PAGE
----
In the past year, organisations are realising the benefits of enabling a remote and borderless workforce, including the positive impact it has on employee well-being and productivity.
Now, organisations are focusing on how they can support their employees to work effectively and more efficiently from their remote locations. What every IT manager is currently concerned about is how they can manage and protect the enterprise network. Over the years, most IT teams have ensured their enterprise networks and the information within them are secure. With workforces logging on from remote locations, large organisations are turning towards Virtual Private Network technologies to ensure employees can continue accessing enterprise networks, even when they’re not in the offices.
Unfortunately, cybercriminals do not rest either. Cybercriminals will continue to use new and sophisticated methods to gain access to enterprise networks and valuable data. Employees working remotely are not protected in the same way as they would be in a typical office LAN environment., Cybercriminals are aware and are taking full advantage of the situation. As a result, cyberattack incidents have reached record levels.
A typical home working environment can be a localised mixed-use network connecting corporate devices, vulnerable IoT applications or personal devices and shared accounts. This type of a network environment broadens the “attack surface” thus making it an easier target for cybercriminals. The top priority for IT leaders then, is to make sure the organisation is protected and employees can work securely from their remote locations.
So, what tactics can IT leaders implement to ensure everyone in the organisation is protected from these cybercriminals?
Protecting employees from cybercriminals
Firstly, user awareness of safe remote working practice is critical to a secure working environment and maintaining data confidentiality. Informing employees on what they should do to keep data safe, and why they should do it, is critical to protecting remote end-users from cyberattacks. IT teams should consider sharing a handbook containing best practices, such as enabling two-factor authentication and requiring VPN login to apps and programs containing sensitive information. They should also consider defining an Acceptable Use Policy (AUP), so employees understand cyber security best-practice, to avoid potential threats.
Another risk area for IT teams to think about is how to implement and manage corporate policies that govern who can access the network. A simple “one-size-fits-all” approach that gives every remote user the same level of privileged access to their network resources, regardless of whether they need it, presents potential security risks. Striking the right balance between user access management and effective, secure remote access to on-premises resources, hybrid cloud environments, and business applications using policies is key. Working with a managed service partner, who can help define and implement granular policies, can go a long way towards establishing the right, robust security posture for remote workers.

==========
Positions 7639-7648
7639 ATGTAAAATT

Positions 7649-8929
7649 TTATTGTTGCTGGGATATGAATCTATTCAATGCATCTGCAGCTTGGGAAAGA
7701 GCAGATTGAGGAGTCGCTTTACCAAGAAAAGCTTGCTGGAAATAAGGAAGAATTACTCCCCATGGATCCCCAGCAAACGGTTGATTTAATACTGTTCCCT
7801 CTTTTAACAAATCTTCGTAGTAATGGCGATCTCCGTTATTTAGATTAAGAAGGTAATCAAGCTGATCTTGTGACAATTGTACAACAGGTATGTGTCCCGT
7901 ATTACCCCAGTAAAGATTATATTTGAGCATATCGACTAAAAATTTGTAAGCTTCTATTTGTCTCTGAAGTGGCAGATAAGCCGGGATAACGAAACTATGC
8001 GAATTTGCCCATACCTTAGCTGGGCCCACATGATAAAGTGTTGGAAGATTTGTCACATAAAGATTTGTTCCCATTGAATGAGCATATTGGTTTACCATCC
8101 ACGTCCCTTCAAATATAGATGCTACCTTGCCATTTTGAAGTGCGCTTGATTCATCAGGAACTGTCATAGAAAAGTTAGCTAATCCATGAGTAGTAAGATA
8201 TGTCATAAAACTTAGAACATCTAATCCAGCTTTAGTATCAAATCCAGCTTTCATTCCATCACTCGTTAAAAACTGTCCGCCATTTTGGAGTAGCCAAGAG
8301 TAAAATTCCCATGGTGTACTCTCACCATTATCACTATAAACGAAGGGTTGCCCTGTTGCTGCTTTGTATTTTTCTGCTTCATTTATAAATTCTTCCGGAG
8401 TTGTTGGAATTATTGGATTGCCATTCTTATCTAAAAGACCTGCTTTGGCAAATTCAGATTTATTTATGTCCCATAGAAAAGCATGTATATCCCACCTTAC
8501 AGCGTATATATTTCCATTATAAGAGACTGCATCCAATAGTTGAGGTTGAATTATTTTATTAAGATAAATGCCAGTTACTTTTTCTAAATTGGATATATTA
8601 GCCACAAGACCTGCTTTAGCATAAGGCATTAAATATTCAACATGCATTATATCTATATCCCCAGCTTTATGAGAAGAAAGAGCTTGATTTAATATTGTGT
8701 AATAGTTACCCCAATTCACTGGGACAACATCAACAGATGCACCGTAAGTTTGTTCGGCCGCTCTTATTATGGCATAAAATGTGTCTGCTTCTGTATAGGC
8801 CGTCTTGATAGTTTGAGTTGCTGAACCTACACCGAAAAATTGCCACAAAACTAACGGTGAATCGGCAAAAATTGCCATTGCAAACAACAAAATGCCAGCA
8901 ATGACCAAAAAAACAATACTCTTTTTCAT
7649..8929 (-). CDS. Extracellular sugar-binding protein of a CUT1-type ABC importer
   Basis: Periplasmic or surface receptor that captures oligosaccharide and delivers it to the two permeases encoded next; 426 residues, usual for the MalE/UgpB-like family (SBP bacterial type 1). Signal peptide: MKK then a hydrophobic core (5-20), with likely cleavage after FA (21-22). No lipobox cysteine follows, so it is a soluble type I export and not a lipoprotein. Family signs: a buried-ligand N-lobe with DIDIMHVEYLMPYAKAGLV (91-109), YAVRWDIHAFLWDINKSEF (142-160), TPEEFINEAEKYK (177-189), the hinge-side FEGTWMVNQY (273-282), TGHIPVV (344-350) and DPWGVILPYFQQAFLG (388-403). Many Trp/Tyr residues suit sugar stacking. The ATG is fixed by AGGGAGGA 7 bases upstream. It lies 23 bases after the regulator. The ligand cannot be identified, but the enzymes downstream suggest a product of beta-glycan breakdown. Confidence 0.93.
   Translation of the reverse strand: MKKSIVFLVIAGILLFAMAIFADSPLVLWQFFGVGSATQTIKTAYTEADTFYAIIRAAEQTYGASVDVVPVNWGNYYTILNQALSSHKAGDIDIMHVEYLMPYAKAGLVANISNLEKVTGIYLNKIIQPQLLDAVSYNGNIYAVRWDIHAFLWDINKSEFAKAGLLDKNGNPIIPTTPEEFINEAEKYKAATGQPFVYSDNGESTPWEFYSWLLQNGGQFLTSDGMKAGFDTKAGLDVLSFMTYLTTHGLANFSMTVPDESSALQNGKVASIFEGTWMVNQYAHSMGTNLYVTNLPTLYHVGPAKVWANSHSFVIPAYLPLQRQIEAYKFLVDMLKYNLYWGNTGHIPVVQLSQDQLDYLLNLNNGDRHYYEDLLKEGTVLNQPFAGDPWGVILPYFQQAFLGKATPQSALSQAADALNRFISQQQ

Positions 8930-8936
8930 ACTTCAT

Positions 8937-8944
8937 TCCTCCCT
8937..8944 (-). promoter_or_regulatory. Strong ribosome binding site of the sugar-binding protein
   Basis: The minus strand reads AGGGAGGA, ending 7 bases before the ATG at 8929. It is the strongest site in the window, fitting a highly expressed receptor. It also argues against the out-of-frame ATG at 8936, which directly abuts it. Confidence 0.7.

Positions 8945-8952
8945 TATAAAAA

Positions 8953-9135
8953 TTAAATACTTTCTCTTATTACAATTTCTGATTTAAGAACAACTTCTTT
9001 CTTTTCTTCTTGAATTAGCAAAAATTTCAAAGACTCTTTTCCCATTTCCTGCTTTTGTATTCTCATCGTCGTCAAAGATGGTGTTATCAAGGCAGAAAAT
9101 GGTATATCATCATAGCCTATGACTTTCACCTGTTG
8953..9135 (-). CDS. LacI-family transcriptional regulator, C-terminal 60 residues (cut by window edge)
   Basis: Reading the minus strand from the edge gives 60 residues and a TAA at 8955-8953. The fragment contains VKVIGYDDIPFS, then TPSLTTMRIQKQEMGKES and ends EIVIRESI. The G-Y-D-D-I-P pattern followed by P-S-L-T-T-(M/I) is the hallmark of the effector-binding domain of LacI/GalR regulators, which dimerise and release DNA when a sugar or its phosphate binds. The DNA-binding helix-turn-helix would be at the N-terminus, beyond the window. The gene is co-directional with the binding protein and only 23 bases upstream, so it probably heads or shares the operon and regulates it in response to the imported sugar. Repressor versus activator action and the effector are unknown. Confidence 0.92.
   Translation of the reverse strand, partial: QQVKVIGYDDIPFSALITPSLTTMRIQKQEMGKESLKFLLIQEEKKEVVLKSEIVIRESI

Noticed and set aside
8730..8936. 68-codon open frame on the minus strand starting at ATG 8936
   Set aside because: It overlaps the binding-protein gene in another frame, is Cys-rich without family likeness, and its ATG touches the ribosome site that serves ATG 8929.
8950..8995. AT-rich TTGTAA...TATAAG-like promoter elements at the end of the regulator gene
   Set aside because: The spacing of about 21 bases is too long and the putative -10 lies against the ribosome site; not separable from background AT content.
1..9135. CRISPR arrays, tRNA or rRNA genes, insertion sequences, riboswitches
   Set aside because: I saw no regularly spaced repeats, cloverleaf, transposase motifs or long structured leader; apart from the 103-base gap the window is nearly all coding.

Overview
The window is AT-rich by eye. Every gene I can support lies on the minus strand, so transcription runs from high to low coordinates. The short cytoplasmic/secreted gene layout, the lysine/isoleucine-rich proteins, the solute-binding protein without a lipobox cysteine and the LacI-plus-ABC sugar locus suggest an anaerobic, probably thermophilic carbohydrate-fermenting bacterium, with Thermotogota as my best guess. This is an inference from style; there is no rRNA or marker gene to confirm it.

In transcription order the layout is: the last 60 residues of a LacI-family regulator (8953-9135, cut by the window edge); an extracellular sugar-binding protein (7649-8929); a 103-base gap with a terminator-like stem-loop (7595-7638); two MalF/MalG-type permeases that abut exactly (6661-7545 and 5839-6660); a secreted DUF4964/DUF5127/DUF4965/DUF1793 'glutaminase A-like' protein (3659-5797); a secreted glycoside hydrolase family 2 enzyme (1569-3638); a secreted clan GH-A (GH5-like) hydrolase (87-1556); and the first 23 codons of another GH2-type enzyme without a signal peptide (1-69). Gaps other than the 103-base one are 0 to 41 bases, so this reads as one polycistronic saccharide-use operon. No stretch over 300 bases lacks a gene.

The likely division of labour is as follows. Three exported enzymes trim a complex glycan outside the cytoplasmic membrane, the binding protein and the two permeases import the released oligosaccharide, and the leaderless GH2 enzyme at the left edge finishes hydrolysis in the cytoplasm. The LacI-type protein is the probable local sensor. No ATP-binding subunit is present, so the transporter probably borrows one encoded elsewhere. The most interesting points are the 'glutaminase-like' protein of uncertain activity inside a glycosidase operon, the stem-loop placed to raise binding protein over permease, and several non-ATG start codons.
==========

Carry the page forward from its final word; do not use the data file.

If remote working cannot be restricted to a VPN, then there’s the risk of opening services directly to the internet for hackers to exploit. Any new internet-facing application needs to be planned, understood, secured and tested before use. Enterprises should always strive to balance the need for cybersecurity against the requirement for a more accessible internet-based and cloud-centric application environment.
Consider how remote users can locally access their key applications and data with minimal latency impact using a globalised secure remote access platform. Flexibility in augmenting additional remote users as the need arises via a simple per-user seat commercial model should also be a consideration going forward.
What the future looks like – with the remote end-user in mind
Remote end-users need flexibility in connecting to their enterprise networks, usually regardless of their work locations. Enterprise ICT teams should take control of their connectivity and security infrastructure and ensure that this supports safe remote working. IT teams must shift their focus to the latest security techniques based on “zero trust” whereby network access that is enabled through an identity- and context-based, logical-access boundary around an application or set of applications rather than access protections being driven by the network perimeter itself.
Taking a “zero trust” approach enables businesses to plan their shifts to the cloud, so that employees can access their data, wherever they are. Zero-Trust Network Access (ZTNA) technology grants remote workers access to corporate resources based on end-user and device identity, security posture and their agreed privileges. This allows for effective access security while also giving users their choice of devices, including Bring Your Own Device (BYOD), and applications.
Finally, Secure Access Service Edge (SASE) networking takes remote working one step further. SASE treats the enterprise as a distributed network of endpoint connections. Users can access their resources quickly and efficiently, no matter where they are. At the same time, IT leaders can still maintain a zero-trust approach across their entire network. Networking environments like SD-WAN can seamlessly integrate SASE functionality, contributing the additional business benefit of greater efficiency.
Working with a managed service provider with capabilities across both the networking and security environments means they can support and address the needs of the remote worker and manage security across this new enterprise networking environment.
Author: Samir Desai, Director of Product Management at GTT